Andrew Hodges

Alan Turing: The Enigma
  • Alan Turing: The Enigma

  • The official book behind the Academy Award-winning film The Imitation Game, starring Benedict Cumberbatch and Keira Knightley

    Alan Turing was the mathematician whose cipher-cracking transformed the Second World War. Taken on by British Intelligence in 1938, as a shy young Cambridge don, he combined brilliant logic with a flair for engineering. In 1940 his machines were breaking the Enigma-enciphered messages of Nazi Germany’s air force. He then headed the penetration of the super-secure U-boat communications.

    But his vision went far beyond this achievement. Before the war he had invented the concept of the universal machine, and in 1945 he turned this into the first design for a digital computer.

    Turing's far-sighted plans for the digital era forged ahead into a vision for Artificial Intelligence. However, in 1952 his homosexuality rendered him a criminal and he was subjected to humiliating treatment. In 1954, aged 41, Alan Turing took his own life.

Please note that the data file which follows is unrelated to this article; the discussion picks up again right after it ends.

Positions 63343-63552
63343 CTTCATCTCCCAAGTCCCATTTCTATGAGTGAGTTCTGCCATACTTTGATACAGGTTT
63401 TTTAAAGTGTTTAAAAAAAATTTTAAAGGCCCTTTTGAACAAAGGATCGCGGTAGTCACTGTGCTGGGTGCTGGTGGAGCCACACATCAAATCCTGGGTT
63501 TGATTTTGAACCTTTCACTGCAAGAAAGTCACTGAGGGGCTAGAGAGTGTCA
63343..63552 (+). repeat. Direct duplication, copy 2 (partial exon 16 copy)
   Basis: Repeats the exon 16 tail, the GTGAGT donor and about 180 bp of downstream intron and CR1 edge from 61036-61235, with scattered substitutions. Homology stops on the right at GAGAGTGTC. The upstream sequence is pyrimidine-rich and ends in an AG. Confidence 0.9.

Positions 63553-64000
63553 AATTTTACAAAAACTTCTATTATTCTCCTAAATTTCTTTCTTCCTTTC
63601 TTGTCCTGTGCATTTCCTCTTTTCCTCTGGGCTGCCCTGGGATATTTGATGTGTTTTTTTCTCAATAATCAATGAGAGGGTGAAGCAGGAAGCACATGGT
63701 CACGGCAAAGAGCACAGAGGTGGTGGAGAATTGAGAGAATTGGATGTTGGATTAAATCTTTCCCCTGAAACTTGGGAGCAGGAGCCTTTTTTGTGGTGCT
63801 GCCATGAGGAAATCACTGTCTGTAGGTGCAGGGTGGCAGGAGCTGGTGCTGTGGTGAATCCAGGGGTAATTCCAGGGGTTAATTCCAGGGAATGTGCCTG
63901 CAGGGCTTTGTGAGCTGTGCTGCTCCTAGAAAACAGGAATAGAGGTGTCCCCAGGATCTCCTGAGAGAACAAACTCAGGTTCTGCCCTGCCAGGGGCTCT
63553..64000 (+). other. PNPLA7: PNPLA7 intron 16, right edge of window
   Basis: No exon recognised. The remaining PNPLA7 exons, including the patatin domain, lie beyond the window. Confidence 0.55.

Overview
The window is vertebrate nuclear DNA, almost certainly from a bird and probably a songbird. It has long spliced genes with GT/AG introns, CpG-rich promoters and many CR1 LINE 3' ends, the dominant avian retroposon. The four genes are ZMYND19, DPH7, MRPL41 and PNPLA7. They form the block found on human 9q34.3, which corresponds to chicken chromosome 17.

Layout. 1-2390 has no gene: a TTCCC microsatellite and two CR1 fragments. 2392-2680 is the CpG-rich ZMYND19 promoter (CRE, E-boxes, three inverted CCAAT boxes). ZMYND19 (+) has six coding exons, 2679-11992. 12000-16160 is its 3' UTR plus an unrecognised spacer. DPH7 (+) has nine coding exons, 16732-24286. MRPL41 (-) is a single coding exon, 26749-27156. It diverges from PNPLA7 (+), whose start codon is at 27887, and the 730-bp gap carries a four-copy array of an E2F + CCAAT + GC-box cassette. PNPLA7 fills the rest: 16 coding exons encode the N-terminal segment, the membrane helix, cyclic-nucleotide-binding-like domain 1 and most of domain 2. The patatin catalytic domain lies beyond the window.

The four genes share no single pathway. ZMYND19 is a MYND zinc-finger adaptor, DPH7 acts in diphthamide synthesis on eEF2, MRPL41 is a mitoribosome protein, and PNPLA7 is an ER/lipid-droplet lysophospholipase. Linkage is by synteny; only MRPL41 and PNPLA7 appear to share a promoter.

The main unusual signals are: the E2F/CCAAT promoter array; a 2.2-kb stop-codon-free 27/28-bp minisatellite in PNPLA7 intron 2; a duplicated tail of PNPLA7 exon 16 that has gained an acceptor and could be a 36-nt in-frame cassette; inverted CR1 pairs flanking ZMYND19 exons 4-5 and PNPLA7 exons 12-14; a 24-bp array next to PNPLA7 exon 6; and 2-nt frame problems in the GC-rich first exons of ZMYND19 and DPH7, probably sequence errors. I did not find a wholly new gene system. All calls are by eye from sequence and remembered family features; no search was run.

Andrew Hodges was born in Suburban London in 1949. Since 1972 he has been working on the theory of twistors - the new approach to the problems of fundamental physics pioneered by the mathematician Roger Penrose. His interest in the mysterious figure of Alan Turing developed partly from his mathematical background, but also from his participation in the gay liberation movement of the 1970s. In 1977 he decided only a full-length biography of Turing could do justice to the issues involved, and this, his first full-length book, appeared in 1983. His classic text has been translated into several languages. He has since returned to mathematics and is a Research Fellow of Wadham College, Oxford University. See for further material.

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